Austrian agrees limited job-security guarantees

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Austrian Airlines and staff representatives have struck a pay deal covering its approximately 2,600-strong technical and administrative workforce.

The deal – which takes effect in January – brings "the most extensive change in employment conditions in the company’s history", says the wholly owned Lufthansa subsidiary.

While the agreement is no cause for "jubilation", the staff’s works council succeeded in its main objective "to secure the business location [in Vienna] and limit damage for the employees", says the body's chairman Alfred Junghans.

The jobs of line-maintenance and check-in staff have been secured until 2018. However, job-security guarantees have not been extended to administrative employees at Austrian’s headquarters, located at Vienna airport.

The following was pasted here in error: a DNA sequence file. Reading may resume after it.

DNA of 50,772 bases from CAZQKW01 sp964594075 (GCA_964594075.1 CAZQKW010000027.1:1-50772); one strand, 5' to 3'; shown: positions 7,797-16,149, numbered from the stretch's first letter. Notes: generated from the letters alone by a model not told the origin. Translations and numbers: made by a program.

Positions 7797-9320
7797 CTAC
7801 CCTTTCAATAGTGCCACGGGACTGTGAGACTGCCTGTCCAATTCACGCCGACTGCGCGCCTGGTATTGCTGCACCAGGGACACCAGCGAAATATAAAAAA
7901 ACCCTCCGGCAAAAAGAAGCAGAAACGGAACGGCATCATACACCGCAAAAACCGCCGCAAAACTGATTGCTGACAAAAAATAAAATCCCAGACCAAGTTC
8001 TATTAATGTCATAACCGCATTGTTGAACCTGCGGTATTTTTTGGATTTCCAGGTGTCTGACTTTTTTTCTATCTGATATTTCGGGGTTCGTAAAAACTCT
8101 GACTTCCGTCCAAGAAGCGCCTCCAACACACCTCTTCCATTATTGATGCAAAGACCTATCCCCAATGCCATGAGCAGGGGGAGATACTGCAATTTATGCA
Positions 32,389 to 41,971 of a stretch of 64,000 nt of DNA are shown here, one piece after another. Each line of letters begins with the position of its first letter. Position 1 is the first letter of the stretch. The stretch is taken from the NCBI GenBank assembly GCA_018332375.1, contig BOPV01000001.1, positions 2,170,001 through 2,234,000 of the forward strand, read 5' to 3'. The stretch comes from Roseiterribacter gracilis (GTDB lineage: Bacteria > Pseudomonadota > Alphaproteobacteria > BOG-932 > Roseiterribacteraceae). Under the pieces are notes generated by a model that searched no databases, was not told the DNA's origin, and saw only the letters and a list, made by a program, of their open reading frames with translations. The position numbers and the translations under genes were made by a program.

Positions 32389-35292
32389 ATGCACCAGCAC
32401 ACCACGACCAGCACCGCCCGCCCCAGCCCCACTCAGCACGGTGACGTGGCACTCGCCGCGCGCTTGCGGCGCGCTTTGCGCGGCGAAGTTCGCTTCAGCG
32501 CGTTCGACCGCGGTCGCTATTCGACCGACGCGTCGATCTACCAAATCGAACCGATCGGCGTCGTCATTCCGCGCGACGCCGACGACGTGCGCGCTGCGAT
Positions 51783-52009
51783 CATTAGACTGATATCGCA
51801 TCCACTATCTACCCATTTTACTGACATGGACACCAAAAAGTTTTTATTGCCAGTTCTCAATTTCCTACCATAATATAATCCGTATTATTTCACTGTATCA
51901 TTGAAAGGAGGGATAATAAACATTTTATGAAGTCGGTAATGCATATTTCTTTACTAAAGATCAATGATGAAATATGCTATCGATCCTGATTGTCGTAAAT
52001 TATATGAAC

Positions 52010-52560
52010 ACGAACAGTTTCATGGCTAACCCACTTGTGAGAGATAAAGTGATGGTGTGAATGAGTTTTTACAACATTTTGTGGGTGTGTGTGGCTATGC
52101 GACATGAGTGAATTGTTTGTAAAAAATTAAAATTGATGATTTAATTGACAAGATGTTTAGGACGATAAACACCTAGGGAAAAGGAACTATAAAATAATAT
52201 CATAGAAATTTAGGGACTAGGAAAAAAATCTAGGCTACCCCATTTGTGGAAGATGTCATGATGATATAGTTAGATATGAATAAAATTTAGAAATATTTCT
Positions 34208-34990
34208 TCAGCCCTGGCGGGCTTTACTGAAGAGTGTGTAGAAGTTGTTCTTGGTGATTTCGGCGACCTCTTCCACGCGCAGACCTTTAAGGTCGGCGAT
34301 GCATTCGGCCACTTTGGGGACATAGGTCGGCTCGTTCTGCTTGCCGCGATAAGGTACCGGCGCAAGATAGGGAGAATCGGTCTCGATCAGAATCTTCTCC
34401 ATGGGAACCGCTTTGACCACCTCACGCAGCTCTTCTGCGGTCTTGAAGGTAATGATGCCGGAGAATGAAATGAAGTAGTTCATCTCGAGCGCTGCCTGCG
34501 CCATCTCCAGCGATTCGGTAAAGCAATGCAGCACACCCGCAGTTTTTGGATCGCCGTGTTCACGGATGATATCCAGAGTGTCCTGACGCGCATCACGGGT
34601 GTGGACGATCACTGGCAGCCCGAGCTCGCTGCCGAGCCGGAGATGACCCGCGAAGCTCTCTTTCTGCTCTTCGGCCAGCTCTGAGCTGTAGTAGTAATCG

The airline revealed earlier this month that it is cutting 150 positions as a result of merging its flight operations with regional arm Tyrolean Airways in 2012.

Automatic pay increases have been curbed, although entry-level salaries will be higher than in the past, the airline says. Wages will be frozen in 2014 – with staff being given a €1,000 ($1,360) one-off payment – while salaries are to be adjusted for cost-of-living increases in 2015.

The airline has replaced its previous bonus system with a new scheme, based on a model that sister carrier Swiss International Air Lines employs, whereby payments are linked to rises in the earnings margin.

Austrian is also terminating its company pension scheme. The airline adds that employer contributions will be continued "on an individual basis".

The collective-bargaining agreement covers redundancy pay, and the airline has committed to continuing apprenticeships.

A fundamental arrangement had already been reached in late June 2013, but the deal still required finalisation of details.

Austrian’s employees will bear "a considerable part of the burden in restructuring the company", says chief executive Jaan Albrecht.

"Now we share the responsibility to show that this contribution is not being made in vain," he adds.